the river, it passes often through defiles of the most formi-
dable character, being no more than a narrow ledge above a
furious torrent, with cliffs rising above it absolutely precip-
itous, and coming down on the other sidt of the torrent


abruptly to the water, leaving no passage by which man or
even goat could make its way.

It appears that the barbarians persuaded Hannibal to
pass through one of these defiles, instead of going round it ;
and while his army was involved in it, they suddenly, and
without provocation, as we are told, attacked him. Making
their way along the mountain-sides above the defile, they
rolled down masses of rock on the Carthaginians below, or
even threw stones upon them from their hands, stones and
rocks being equally fatal against an enemy so entangled.
It was well for Hannibal, that, still doubting the barbarians'
faith, he had, sent forward his cavalry and baggage, and cov-
ered the march with his infantry, who thus had to sustain
the brunt of the attack. Foot-soldiers on such ground were
able to move where horses would be quite helpless ; and
thus at last Hannibal, with his infantry, forced his way to
the summit of one of the bare cliffs overhanging the defile,
and remained there during the night, whilst the cavalry and
baggage slowly struggled out of the defile. Thus again
baffled, the barbarians made no more general attacks on the '
army ; some partial annoyance was occasioned at intervals,
and some baggage was carried off ; but it was observed that
wherever the elephants were the line of march was secure ;
for the barbarians beheld those huge creatures with terror,
having never had the slightest knowledge of them, and not
daring to approach when they saw them.

Without any further recorded difficulty, the army on the
ninth day after they had left the plains of Dauphine arrived
at the summit of the central ridge of the Alps. Here there
is always a plain of some extent, immediately overhung by
the snowy summits of the high mountains, but itself in
summer presenting in many parts a carpet of the freshest
grass, with the chalets of the shepherds scattered over it,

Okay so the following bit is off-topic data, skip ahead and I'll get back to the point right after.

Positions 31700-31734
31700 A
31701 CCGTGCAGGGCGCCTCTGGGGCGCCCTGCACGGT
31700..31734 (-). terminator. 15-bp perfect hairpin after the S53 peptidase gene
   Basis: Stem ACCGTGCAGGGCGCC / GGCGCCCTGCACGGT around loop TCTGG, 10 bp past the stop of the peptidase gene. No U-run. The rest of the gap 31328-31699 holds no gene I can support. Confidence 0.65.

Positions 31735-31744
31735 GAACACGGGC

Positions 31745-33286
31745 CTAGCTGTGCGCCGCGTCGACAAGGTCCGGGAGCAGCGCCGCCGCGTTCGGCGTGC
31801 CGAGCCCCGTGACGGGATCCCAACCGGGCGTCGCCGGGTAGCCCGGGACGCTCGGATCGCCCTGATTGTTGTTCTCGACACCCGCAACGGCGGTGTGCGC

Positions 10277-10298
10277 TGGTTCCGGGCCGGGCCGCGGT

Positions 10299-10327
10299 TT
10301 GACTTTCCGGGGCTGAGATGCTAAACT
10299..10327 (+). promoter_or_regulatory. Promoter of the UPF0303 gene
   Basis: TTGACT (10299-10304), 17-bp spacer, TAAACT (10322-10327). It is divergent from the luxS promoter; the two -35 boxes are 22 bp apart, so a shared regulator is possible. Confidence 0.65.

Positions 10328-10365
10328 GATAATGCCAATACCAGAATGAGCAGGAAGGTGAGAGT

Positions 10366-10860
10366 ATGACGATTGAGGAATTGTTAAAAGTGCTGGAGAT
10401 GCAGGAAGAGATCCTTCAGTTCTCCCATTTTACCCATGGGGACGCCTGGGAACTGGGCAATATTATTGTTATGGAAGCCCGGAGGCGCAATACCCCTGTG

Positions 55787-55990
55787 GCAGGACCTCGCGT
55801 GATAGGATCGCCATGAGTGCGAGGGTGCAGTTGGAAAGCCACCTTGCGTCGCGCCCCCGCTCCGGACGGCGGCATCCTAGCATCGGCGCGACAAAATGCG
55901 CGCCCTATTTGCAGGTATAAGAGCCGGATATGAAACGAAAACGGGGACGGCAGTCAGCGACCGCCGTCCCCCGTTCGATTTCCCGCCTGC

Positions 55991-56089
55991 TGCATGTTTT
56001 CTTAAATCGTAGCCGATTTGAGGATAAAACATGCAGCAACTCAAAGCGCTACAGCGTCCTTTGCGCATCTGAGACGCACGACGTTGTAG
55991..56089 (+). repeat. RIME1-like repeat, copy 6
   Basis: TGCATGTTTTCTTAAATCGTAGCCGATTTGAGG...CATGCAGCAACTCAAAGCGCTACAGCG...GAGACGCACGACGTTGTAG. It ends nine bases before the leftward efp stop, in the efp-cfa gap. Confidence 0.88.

and gay with a thousand flowers. But far different is its
aspect through the greatest part of the year : then it is one


unvaried waste of snow ; and the little lakes, which on
many of the passes enliven the summer landscape, are now
frozen over and covered with snow, so as to be no longer
distinguishable. Hannibal was on the summit of the Alps
about the end of October : the first winter snows had
already fallen ; but two hundred years before the Cliristian
era, when all Germany was one vast forest, the climate of
the Alps was far colder than at present, and the snow lay
on the passes all through the year. Thus the soldiers were
in dreary quarters ; they remained two days on the summit,
resting from their fatigues, and giving opportunity to many
of the stragglers, and of the horses and cattle, to rejoin
them by following their track; but they were cold, and
worn, and disheartened ; and mountains still rose before
them, through wKich, as they knew too well, even their
descent might be perilous and painful.

But their great general, who felt that he now stood victo-
rious on the ramparts of Italy, and that the torrent which
rolled before him was carrying its waters to the rich plains
of Cisalpine Gaul, endeavored to kindle his soldiers with
his own spirit of hope. He called them together ; he
pointed out the valley beneath, to which the descent seemed
the work of a moment. " That valley," he said, " is Italy ; it
leads us to the country of our friends the Gauls ; and yon-
der is our way to Rome." His eyes were eagerly fixed on
that point of the horizon ; and as he gazed, the distance
between seemed to vanish, till he could almost fancy that
lie was crossing the Tiber, and assailing the capitol.

After the two days' rest the descent began. Hannibal
experienced no more open hostility from, the barbarians,
only some petty attempts here and there to plunder ; a fart